Dynamic Risk Benefit Analysis (RBA) and loose parts play.

Here are a few images from last term, to illustrate the successful introduction of loose parts play into a newly designed play area for all ages. Although some feared that this might lead to accidents, the key to success is a detailed play and outdoor learning policy that the school has in place. I supported a full debate about this and induction training too, with staff and children. The idea is that dynamic RBA takes place throughout playtime, as always! Nothing new there, just a new context.  As a result the school has an imaginative play zone that is thoroughly enjoyed and is supporting skill development in a way that compliments the other areas of the playground.

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Fun with scrap!

Fun with scrap!
“Best play ever” …“Lots to do”…”the playground feels bigger now!”…  “Fewer fights and trouble” These were just a few of the positive comments from children and staff when we introduced scrap resources to lunchbreak playtimes.  The dynamic of play changed and even foot ball reduced its negative impact!  We supported this new initiative through modelling and discussing risk-benefit with the staff , who think is great, but they say “Please sort out the storage!”  This is going to be self managed (with the children taking responsibility) in a new wide timber shed, that will also double as a dry and cosy place to play.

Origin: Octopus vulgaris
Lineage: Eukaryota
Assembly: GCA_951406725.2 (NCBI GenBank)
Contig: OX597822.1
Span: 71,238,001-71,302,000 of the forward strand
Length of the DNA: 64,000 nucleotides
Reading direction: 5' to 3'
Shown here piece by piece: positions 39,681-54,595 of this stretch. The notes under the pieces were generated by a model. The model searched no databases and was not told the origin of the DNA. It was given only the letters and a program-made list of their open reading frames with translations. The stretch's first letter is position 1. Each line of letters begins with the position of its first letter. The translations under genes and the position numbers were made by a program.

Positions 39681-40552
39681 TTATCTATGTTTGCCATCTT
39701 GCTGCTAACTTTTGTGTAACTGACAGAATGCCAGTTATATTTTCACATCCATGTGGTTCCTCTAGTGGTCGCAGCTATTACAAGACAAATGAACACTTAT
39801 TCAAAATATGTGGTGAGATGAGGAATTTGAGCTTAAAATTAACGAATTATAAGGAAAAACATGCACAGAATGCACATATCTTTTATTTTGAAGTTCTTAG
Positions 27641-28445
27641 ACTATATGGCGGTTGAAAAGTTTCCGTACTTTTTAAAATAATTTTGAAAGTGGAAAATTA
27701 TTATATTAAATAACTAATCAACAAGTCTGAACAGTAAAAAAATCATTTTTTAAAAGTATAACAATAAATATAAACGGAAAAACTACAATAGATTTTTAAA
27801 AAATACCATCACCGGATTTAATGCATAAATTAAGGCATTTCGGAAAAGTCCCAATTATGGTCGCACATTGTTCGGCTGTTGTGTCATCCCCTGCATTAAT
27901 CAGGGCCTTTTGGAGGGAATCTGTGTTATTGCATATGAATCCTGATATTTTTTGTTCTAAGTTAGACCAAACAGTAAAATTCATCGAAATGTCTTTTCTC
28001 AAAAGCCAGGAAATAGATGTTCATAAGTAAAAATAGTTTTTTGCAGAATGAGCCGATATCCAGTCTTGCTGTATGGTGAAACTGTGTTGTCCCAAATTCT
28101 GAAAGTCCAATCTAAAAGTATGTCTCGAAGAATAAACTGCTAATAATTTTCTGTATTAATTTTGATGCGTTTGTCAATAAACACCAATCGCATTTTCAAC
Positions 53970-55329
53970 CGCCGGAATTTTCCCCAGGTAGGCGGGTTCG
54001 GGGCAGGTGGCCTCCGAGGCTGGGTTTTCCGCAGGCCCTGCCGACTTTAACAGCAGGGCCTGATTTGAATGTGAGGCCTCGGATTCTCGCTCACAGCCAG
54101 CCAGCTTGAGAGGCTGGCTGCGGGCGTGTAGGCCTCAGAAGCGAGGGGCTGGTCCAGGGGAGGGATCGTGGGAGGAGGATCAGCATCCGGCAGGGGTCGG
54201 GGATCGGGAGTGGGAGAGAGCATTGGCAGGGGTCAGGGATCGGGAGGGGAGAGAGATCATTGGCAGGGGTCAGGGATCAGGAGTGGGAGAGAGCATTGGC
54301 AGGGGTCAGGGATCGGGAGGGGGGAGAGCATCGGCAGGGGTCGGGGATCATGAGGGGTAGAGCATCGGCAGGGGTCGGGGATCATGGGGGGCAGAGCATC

Introducing loose parts, training for support staff, and providing storage does not have to be a large financial commitment… (a few hundred,  not thousands,  as an up-front cost) and the only on-going task is refreshing the resources. A keen parent team has undertaken to do this though regular visits to the local scrap store,  as well as keeping an eye open for suitable materials. 
So...over to the children now,  to take themselves to new places and experiences through their own fertile imagination!